The anchor rattles shackle by shackle into the chain locker just before 04:00AM, and soon Europa is leaving the open bay South of the Neck at Saunders Island, heading towards the northern shores of the West Falklands.
About 50nm of good sailing led us to the third largest offshore island of Falklands, there, in Pebble Island, is where we plan our afternoon activities ashore.
From heaving anchor, throughout the early morning and until lunch time we enjoyed yet another great sailing journey, with 18 to 20kn of SSW-ly winds pulling our sails on a right course. Since departure, gradually canvas was being pulled up, and by the time breakfast was served Europa runs over the seas at 7kn with the Squares set up to Royals, Lower and Middle Staysails, Inner and Outer Jibs, Spanker and Gaff Top Sail.
We sailed all the way to the Eastern cliffs and pocket beaches of Pebble Island, starting to drop sails a couple of hours before lunch. Rounding Cape Tamar and half way from there to Tamar point is where we found good ground for anchoring.
Many were already aloft and in the Jibboom furling all sails but the Top Sails, left ready to be set again when we finish the planned outing ashore for the afternoon.
With the wind blowing from land and up to 20kn, and slight swell breaking over the shallow beaches of the area, our guides decided to take a boat and scout the chances for a good landingspot.
It all looked relatively well to land here, nevertheless they decide to wear dry suits to make the operation safer and dryer for all of us.
Soon after lunch we were all ready to set foot at Pebble Island, the third largest offshore island in the archipelago. It receives its name after the rare and attractive agate pebbles sometimes found in some of its beaches. The island has been owned by several families from 1846, when the settlement on the South coast was established. For many years Pebble island was one of the most important wool producers on West Falklands, and nowadays still holds about 10.000 heads in its livestock, that is completed by cattle and even a pig farm.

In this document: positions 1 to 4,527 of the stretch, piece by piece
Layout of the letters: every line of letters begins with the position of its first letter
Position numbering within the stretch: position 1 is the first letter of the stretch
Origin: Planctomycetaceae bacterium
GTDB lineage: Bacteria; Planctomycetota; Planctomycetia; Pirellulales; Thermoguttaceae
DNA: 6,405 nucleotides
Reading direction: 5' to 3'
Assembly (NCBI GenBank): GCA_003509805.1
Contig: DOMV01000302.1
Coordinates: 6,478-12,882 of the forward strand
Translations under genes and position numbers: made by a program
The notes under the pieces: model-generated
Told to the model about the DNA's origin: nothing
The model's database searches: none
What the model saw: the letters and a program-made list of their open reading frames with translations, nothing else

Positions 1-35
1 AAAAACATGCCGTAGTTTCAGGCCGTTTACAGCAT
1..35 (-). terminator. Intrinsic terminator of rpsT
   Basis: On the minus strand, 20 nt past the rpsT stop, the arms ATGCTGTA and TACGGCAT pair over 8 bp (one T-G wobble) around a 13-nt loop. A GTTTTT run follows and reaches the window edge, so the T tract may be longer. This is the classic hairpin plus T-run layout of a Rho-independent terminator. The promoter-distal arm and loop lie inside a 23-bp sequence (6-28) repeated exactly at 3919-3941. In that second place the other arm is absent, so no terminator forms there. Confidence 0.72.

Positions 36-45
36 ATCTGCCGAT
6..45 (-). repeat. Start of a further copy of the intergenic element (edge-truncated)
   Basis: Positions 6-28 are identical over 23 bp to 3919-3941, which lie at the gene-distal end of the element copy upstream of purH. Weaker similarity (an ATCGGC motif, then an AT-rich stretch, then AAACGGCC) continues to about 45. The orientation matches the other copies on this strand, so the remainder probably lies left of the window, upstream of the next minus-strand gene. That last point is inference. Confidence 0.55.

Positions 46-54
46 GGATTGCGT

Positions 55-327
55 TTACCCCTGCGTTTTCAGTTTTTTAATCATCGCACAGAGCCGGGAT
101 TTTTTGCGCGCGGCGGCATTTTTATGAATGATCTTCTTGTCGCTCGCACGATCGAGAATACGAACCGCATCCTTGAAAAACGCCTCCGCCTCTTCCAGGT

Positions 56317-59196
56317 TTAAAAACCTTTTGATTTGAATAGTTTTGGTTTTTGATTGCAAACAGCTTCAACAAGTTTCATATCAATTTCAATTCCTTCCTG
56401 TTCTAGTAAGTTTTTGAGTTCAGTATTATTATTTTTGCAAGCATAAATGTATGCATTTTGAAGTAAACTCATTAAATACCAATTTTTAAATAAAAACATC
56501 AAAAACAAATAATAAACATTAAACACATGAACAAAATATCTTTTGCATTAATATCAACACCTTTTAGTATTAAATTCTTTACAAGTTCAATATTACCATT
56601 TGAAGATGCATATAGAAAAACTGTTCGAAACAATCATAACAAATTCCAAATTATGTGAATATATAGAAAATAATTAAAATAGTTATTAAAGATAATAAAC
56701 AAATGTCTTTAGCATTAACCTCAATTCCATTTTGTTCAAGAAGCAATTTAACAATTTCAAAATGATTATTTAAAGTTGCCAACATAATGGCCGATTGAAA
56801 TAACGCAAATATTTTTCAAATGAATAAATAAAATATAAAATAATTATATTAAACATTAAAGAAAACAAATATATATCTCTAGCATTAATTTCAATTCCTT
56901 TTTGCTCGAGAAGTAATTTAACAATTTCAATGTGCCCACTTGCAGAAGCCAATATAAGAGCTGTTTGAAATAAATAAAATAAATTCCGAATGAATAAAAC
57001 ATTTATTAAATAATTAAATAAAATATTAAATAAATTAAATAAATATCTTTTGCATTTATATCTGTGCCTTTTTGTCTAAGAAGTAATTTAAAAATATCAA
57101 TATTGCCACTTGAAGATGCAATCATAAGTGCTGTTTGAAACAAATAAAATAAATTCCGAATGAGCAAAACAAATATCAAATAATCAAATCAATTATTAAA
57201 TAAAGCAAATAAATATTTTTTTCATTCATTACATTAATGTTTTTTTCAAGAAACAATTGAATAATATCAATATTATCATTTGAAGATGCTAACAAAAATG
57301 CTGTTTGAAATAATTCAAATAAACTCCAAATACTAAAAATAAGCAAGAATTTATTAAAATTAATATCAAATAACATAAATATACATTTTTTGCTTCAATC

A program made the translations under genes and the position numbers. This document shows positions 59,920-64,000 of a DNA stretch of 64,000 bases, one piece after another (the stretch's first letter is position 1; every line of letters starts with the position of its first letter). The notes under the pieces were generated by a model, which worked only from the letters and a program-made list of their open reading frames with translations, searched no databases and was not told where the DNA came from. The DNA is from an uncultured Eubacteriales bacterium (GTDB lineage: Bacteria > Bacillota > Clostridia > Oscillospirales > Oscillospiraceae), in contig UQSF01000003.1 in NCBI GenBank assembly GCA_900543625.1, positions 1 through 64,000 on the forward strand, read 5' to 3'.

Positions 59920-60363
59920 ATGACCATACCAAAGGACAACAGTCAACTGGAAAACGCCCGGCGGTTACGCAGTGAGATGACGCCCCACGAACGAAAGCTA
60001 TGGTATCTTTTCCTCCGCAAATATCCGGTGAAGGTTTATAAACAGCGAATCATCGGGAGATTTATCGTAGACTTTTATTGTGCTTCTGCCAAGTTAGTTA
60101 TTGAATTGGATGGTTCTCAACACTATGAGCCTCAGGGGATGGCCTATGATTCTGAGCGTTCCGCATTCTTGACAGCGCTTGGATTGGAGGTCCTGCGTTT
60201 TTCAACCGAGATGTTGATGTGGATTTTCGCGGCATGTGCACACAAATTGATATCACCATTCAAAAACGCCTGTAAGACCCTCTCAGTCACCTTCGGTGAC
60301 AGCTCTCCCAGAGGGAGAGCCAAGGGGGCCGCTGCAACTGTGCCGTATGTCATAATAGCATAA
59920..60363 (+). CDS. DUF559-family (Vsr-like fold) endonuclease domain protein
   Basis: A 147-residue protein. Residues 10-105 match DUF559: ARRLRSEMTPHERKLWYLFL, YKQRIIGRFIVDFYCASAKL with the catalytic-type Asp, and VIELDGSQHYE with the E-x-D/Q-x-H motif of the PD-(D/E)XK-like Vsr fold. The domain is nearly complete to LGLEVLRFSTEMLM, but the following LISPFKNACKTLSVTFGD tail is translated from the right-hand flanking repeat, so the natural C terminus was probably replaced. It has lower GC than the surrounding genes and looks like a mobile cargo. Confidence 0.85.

The place payed an important role also during 1982 Falklands War. It was first occupied by the Argentineans but soon after British Special Forces took back the control destroying 11 Argentine aircrafts based here.
And in such illustrious island is where we set foot, on the East side of a pocket sandy beach, leaving space on the other end of the shoreline for multitude of Gentoo penguins walking up and down their highways, to and from the sea.
A short stroll up the green hills, zigzagging through Magellanic penguin burrows, brought us to the edge of the spectacular cliffs that guard the East coast of the peninsula where we landed. Views from up top again were pretty dramatic and impressive. Which would be a better place for the Rockhopper penguins to gather together in rookeries? So, there they were, just on top of the rocky escarpments enjoying great views of the whole area and the Kelp filled seas underneath. Even a solitary Macaroni penguin was spotted hanging around its Rockhopper relatives. Even though this is a typical South Georgia species, a handful of individuals or nesting couples seem to be spread from Falklands to Antarctic Peninsula.
Tough there we found many Cormorant empty nests, the location it is not unnoticed by other interesting bird species. Skuas are spread over the several penguin rookeries trying to get a fresh egg, a Peregrine falcon glides over the edge of the cliffs and Night herons sit on the crag ledges. On the inland pastures at the background, cows graze in areas burrowed by Magellanic penguins.
Walking pass the coastal high cliffs, we moved over the vegetated levelled terrain towards the West, to have a look from a slightly higher ridge over the waters of the inner narrow bay that characterises the Southeastern-most tip of the island, called Ship Harbour. There Wrens were seen hanging from thin grass leaves, while small flocks of Banded plovers linger in the ground.
Now, just a short walk over the fields led us to the landing beach, were the lower tide than before, made for a somewhat more adventurous zodiac operation to return to the ship.
And straight away from being back on board, Captain and Mate start the preparations to heave anchor and start our way of about 70nm to our next destination.
Quickly zodiacs are hoisted on deck, and in the meantime already some hands were send aloft to unfurl all the sails that we previously stowed away at our arrival here a few hours ago.
A swift push of the engine helped to get on course while hands gather on deck to set them. TopSails, Top Gallants, Royals, and Courses are sheeted down, Jibs, Gaff Top Sail, Lower and Middle Staysails are hoisted, and off the Europa goes again, sailing Close-Hauled on Starboard tack, happily using the 20kn of SSW winds to get a good speed, escorted on her way by a pod of Commerson’s dolphins.
Leaving behind West Falkland, the Falkland Sound and Cape Dolphin, a couple of hours after dinner we got to sail along East Falkland Island, bracing even sharper to come up a bit more to the wind. All an all we enjoyed a great evening and night sailing our way to Volunteer Point.